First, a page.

Is this Vision Vancouver council compromising the democratic process at city hall? The evidence says it is. The well-being and integrity of the democratic process under today’s Vision administration is of increasing concern to Vancouver voters.
There has been a series of censorship, information control, and troubling Vision decisions, policies, and initiatives over the past two years. Their infringement on city hall democracy goes further. Examples include blocked freedom-of-information requests, FOI officer Paul Hancock quitting, a lack of budget transparency, and unaccounted for discretionary expenses limits increased from $30,000 to $300,000.
There appear to be two reasons for these:
1. A perceived need by Vision to control ideologically driven messaging; and
2. An arrogant “Vision knows what’s best for Vancouver” attitude.
The latest censorship hammer was announced on Monday (November 22). Wendy Stewart, a city communications officer, advised reporter Frances Bula that the media could no longer interview city staff by about “staff reports” being submitted to council. The media in future will be limited to speaking to councillors and the mayor.
This is yet another in a series of poorly-thought-through Vision initiatives particularly relevant to a “state of city hall democracy” discussion. This gag order is significant because it censors the essential flow of information between staff, council, the media, and thence to voters. All members of a democratic society need to be knowledgeable, and that means all need access to information to form their opinions. In this respect, the media plays a crucial role in a democratic society. They have the responsibility to inform the public.
Therefore, it is essential that this gag be removed immediately.
What’s wrong with the previous process of staff explaining complex issues and technical details to reporters in a relatively unbiased manner? Given the changing times, some fine-tuning may be necessary. For example, staff briefing councillors before reports are released and more attention paid to the sheer volume councillors are expected to absorb each week. The sometimes 12-inch-high stack of reports which landed on my desk on Fridays as a park commissioner meant I spent the weekend reading it for Monday’s meeting. It was bad enough years ago. I am sure there is even more volume today.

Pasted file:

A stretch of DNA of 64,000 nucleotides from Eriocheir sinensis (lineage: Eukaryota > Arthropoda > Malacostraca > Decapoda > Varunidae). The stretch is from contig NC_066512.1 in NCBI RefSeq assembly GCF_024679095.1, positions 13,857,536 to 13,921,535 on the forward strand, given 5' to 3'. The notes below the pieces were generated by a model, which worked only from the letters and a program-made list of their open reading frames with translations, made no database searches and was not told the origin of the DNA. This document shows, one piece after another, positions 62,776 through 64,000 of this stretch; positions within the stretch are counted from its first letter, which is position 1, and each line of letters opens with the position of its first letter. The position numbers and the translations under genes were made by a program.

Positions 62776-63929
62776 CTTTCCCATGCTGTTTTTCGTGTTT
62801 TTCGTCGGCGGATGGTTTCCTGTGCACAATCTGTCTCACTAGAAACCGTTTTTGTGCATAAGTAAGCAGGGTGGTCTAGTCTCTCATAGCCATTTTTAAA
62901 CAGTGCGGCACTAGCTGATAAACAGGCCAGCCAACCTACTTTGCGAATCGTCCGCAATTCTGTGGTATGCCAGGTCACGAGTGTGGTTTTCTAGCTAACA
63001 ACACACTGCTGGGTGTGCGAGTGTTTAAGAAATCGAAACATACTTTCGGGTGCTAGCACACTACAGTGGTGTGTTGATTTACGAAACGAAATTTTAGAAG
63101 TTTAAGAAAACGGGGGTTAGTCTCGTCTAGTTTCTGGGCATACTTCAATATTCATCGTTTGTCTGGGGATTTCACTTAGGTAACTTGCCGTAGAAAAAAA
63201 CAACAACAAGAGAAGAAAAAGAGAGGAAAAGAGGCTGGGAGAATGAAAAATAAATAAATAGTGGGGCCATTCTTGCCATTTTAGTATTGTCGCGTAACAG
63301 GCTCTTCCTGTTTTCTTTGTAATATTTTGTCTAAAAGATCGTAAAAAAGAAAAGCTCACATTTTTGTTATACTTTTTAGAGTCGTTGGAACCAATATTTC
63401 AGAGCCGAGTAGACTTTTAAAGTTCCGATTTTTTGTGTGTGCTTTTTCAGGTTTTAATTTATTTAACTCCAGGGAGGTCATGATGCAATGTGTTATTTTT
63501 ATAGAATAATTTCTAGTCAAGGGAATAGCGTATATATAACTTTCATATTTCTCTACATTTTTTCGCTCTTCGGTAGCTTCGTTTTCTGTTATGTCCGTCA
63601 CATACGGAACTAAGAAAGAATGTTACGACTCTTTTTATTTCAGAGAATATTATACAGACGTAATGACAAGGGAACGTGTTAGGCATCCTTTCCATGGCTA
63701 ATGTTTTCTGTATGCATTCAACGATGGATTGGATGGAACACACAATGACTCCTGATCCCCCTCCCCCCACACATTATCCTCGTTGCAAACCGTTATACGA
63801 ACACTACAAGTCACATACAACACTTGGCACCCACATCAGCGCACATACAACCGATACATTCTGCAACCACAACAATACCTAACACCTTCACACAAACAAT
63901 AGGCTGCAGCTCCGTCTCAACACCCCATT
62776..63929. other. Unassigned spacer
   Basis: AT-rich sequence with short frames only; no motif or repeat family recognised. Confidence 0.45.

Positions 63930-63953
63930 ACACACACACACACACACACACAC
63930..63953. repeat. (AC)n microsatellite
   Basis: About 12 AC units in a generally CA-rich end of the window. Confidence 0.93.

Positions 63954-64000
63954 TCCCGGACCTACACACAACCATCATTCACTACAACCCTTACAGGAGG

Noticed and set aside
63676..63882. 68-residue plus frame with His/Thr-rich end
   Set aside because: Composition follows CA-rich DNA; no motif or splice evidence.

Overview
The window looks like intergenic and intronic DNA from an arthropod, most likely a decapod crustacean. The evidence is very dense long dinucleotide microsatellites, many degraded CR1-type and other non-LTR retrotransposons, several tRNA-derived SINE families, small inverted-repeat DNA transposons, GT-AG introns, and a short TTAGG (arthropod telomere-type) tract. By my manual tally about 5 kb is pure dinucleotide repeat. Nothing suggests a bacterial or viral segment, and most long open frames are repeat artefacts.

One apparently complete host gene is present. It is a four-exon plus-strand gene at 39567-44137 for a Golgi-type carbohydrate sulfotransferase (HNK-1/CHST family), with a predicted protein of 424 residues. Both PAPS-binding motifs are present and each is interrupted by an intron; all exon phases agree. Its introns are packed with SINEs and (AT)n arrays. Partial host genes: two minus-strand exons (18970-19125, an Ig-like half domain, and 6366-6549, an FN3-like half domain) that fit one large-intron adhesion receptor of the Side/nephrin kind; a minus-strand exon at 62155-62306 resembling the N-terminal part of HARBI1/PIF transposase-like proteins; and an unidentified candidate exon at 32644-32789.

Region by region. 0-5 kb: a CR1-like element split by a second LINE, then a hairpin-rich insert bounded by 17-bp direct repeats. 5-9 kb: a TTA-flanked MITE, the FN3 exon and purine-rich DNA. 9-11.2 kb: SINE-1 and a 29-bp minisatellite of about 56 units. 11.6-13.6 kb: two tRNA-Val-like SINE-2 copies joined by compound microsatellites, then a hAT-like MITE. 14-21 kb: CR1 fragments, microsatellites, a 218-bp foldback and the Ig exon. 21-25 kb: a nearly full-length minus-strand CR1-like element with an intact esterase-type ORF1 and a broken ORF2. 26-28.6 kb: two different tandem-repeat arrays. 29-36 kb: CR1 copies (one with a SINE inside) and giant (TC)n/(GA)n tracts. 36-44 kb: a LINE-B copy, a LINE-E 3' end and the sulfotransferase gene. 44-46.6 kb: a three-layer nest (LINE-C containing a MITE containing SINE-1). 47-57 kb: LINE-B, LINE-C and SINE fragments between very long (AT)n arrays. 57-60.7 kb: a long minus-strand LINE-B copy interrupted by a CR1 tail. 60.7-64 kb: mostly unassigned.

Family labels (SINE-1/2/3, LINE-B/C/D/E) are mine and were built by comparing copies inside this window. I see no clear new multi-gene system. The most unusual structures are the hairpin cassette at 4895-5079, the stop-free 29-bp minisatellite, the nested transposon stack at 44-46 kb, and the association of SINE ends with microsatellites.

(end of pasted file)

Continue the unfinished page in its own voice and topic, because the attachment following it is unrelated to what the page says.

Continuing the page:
Why can’t a reporter, or any citizen, speak to staff on contentious projects like the casino? This barrier is another unfortunate twist in this tangled web. No wonder the public is not seeing the kinds of articles we should from the media given the nature and number of controversial initiatives on the go.
The reason that the Vision council and political staff need to instigate these draconian 1984 gag measures is precisely because of the disconnect which occurs when professional and technical staff reports are massaged by the political staff. By the time these reports are rewritten to reflect the particular Vision philosophical perspective or objective, the staff’s technical background work is sometimes disconnected with the published report. So, it’s not surprising there’s also a disconnect between what staff and councillors say to the media.
Censorship practices such as these are necessary in a totalitarian state, but they are foreign to a democracy. History teaches that those who attempt to censor the public, censor themselves in the end.
Another important concern that seriously inhibits the democratic process at city hall is the practice of having council and committee meetings during working hours and then holding “in camera” evening meetings when most citizens can participate. Why not reverse the timing?
In 1973, the TEAM council established a new policy of holding all meetings between 6:30 and 10 p.m. so that citizens could speak or listen to council debate on matters affecting them directly. Interestingly, the pre-1973 council oversaw a very centralized, top-down staff organization, similar to today’s Vision management model. The goal was to make city hall open and accessible to Vancouver citizens by encouraging them to participate in the decision-making process, as well as give ongoing input regarding city services and initiatives, including local area planning.
This Vision council is doing the opposite. They are closing down city hall. They are discouraging citizens from participating in council and committee meetings while muzzling the media.
Bill McCreery is a Non-Partisan Association candidate for Vancouver city council. He served as a TEAM park board commissioner from 1973 to 1974.